The children beside her are pointing and whispering as the wedding party processes down the aisle. Their mother, a thin blonde woman wearing a blue dress, makes them stop. Before surrendering to authority, the little boy pokes his sister hard in the side and acts like nothing happened.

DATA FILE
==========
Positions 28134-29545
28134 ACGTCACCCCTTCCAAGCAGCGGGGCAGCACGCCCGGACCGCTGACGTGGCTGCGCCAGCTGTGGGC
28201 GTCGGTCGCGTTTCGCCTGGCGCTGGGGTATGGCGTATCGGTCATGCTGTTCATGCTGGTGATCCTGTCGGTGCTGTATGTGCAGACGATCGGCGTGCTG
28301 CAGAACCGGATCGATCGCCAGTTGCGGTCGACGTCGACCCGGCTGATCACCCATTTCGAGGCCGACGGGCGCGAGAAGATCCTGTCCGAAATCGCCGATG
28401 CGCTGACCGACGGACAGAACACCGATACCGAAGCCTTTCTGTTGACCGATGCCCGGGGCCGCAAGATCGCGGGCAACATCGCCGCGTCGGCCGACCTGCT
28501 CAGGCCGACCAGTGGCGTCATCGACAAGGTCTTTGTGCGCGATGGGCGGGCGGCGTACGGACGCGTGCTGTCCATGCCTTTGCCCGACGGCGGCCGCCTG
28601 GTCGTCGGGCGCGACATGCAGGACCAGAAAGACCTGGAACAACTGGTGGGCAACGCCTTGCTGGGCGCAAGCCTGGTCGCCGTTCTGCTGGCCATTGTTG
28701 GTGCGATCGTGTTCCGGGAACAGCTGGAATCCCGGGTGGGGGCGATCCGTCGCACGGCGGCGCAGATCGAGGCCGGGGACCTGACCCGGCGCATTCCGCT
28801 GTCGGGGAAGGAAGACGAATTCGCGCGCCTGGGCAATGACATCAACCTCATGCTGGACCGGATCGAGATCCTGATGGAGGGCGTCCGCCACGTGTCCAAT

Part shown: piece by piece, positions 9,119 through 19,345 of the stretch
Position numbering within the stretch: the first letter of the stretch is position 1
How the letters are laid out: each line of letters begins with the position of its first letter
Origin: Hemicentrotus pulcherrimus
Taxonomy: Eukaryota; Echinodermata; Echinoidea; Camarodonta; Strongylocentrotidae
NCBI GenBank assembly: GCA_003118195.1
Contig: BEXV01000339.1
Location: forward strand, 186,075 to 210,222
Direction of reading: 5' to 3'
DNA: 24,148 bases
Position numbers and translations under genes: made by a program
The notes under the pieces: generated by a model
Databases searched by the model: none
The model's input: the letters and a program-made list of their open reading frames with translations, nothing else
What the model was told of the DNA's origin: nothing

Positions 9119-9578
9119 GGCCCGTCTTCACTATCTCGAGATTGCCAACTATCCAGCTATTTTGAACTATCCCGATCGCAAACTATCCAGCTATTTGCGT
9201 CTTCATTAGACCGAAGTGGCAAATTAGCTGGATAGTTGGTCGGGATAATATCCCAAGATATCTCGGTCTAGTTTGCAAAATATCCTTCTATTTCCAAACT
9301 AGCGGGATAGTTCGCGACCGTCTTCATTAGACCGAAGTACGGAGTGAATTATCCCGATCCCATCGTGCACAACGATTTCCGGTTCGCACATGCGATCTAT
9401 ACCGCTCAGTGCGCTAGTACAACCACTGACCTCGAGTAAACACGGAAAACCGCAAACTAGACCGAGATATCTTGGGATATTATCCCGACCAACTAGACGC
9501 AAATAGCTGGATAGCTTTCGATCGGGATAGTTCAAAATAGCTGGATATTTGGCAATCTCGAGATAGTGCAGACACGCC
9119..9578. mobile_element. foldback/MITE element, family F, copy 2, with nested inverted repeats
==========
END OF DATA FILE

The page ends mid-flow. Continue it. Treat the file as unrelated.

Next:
Every bridesmaid is wearing a different style of dress. Some are long gowns and others are knee length. Some have straps and others don’t. Some are cinched tightly at the waist and others hover loosely around their torsos. Elise likes this. She likes how much there is to look at and observe. It reminds her of Wednesday mass at Catholic school when, instead of bowing her head in prayer, she would be sitting at the end of the pew, rating the women’s shoes as they walked down the aisle to receive the Eucharist. Every dress is a slightly different shade as well. Elise tries to think of the best way to describe the color. Perhaps if you took a picture of a raspberry and turned the saturation down very low, that would be the color. Wow, Elise thinks, that was not creative at all. She tries again. This time, Elise imagines herself making a smoothie. What ingredients will recreate the color of the bridesmaids’ dresses when blended together? Elise cringes at herself and wonders if this oddity of her imagination was caused by nature or nurture.